Marx and Engels's "German Ideology" Manuscripts: Presentation and Analysis of the "Feuerbach Chapter"

Marx and Engels's "German Ideology" Manuscripts: Presentation and Analysis of the "Feuerbach Chapter"

Terrell Carver, Daniel Blank

Language: English

Pages: 402

ISBN: B01181VS14

Format: PDF / Kindle (mobi) / ePub


Since the 1920s, scholars have promoted a set of manuscripts, long abandoned by Marx and Engels, to canonical status in book form as The German Ideology, and in particular its 'first chapter,' known as 'I. Feuerbach.' Part one of this revolutionary study relates in detail the political history through which these manuscripts were editorially fabricated into editions and translations, so that they could represent an important exposition of Marx's 'theory of history.' Part two presents a wholly-original view of the so-called 'Feuerbach' manuscripts in a page-by-page English-language rendition of these discontinuous fragments. By including the hitherto devalued corrections that each author made in draft, the new text invites the reader into a unique laboratory for their collaborative work. An 'Analytical Introduction' shows how Marx's and Engels's thinking developed in duologue as they altered individual words and phrases on these 'left-over' polemical pages.

The Ghost of Stalin

 

 

 

 

 

 

 

 

 

 

their contemporaries as the products of “ideologists.” Their critique sees this as pointlessly impractical and indeed counterposed to any recognition of what their texts identify as a universal human interest, namely, a negation of the dominating and enslaving social forces that have developed “naturally,” that is, un-self-consciously but yet within “history”: put into practical (including connection with the production intellectual production) of the whole world & are capable of enjoying the

learned about the thinking of Marx and Engels as they worked on what was left of several very heated but narrowly focused polemics? This question thus sidelines any rush to determine the “final” content of their thought—which is the usual political and scholarly goal—at this point or later. A focus on “thought” usually spurs most commentators to summary accounts and a characterization of these thinkers as doctrinaires, whereas we focus here on their thinking. The commentary that follows will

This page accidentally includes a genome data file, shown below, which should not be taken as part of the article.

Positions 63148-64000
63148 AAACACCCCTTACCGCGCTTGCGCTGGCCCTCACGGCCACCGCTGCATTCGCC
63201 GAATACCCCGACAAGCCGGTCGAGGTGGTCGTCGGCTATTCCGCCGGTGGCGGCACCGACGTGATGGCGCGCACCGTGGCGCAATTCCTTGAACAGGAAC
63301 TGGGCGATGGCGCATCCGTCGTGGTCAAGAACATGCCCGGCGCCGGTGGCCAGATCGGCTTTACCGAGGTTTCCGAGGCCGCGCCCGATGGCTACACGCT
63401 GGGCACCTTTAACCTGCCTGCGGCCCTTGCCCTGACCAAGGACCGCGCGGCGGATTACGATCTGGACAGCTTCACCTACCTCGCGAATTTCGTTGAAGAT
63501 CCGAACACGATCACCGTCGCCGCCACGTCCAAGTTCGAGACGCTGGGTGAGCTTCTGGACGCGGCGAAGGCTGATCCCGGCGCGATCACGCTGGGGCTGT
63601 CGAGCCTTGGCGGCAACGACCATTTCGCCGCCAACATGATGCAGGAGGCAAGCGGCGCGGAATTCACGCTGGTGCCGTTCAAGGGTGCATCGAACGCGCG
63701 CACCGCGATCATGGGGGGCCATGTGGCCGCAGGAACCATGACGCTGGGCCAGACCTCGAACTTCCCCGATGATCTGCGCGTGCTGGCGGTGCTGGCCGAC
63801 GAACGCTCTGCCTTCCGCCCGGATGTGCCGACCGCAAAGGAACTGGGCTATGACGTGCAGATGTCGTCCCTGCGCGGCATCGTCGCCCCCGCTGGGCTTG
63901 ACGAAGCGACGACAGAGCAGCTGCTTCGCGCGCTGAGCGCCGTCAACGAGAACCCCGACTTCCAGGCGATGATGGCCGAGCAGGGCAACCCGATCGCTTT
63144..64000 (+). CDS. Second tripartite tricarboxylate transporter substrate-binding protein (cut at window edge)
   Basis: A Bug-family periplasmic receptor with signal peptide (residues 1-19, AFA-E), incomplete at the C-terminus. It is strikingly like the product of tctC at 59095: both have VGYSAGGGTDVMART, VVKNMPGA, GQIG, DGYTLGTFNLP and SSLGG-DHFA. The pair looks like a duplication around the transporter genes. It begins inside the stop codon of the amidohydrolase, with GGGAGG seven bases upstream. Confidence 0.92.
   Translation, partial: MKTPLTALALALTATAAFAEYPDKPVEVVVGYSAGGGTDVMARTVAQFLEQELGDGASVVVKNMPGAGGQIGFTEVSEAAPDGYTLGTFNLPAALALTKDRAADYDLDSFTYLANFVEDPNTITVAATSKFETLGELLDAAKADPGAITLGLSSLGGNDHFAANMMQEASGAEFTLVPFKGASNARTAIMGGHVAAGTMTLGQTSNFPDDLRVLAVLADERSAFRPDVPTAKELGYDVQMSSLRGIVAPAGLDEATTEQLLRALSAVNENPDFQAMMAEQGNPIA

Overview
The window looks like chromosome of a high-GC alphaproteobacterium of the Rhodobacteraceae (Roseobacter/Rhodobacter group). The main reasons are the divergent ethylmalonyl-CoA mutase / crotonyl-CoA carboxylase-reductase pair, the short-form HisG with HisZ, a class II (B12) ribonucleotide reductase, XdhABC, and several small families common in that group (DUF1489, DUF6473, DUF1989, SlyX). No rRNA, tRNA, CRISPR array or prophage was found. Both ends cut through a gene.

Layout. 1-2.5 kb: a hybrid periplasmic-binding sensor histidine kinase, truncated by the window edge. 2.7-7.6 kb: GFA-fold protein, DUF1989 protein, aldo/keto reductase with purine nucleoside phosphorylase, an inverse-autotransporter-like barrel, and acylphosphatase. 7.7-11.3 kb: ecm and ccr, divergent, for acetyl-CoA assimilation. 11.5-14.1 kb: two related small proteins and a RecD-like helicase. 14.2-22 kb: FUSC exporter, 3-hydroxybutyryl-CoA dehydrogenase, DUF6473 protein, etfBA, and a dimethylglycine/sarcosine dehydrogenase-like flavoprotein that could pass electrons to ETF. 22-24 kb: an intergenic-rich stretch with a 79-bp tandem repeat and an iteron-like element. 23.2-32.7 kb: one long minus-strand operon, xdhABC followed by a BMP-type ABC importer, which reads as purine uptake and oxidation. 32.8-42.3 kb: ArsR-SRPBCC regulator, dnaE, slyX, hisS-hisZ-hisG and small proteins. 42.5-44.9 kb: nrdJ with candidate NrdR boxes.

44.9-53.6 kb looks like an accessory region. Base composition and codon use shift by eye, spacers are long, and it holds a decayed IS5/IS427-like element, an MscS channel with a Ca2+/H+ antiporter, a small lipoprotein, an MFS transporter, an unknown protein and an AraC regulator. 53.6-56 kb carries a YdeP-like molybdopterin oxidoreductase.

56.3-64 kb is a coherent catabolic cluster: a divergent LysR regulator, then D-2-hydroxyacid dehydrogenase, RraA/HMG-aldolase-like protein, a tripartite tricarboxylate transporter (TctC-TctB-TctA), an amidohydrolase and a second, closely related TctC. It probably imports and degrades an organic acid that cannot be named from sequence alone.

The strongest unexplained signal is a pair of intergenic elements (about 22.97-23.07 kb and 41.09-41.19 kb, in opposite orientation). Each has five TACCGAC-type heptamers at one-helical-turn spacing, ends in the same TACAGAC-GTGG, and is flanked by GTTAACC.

rather less certainty—even reading through the “smooth” text and setting aside the variants—that Marx and Engels are quite so certain as they go along with respect to what exactly they need to say to put the “critical critics” to rights (and indeed to neutralize them politically). By focusing on the “variants” in these fragments we hope to have created a certain sense of contingency and experimentation in the joint process of composition that these 30 Analytical Introduction pages record, even

be later than the “ground level” text; Apparat p. 223, ref. 19.39–20.41 r. 1. In the right-hand column but adjacent to this passage. 86 Second page on printer’s sheet ‘8’ (in Engels’s sequence), numbered ‘17’ by Marx which already has its seed, its first form in the family, where the wife & the children are slaves of the husband. The obvious, still very crude, latent slavery in the family is the first property, which, by the way, already fulfils the modern economist’s definition, according to

printer’s sheet ‘11’ (in Engels’s sequence), numbered ‘28’ by Marx new – my ways are not your ways, my have need of one another & always have had. thoughts not your thoughts, my ways are He wants to establish a consciousness of that theological ways & I am too timid to fact, hence like the rest of the theorists he only change to others, so says the critic. The wants to produce a true consciousness of what crit{ic} holy Bruno – so his it is therefore is currently in existence an existing

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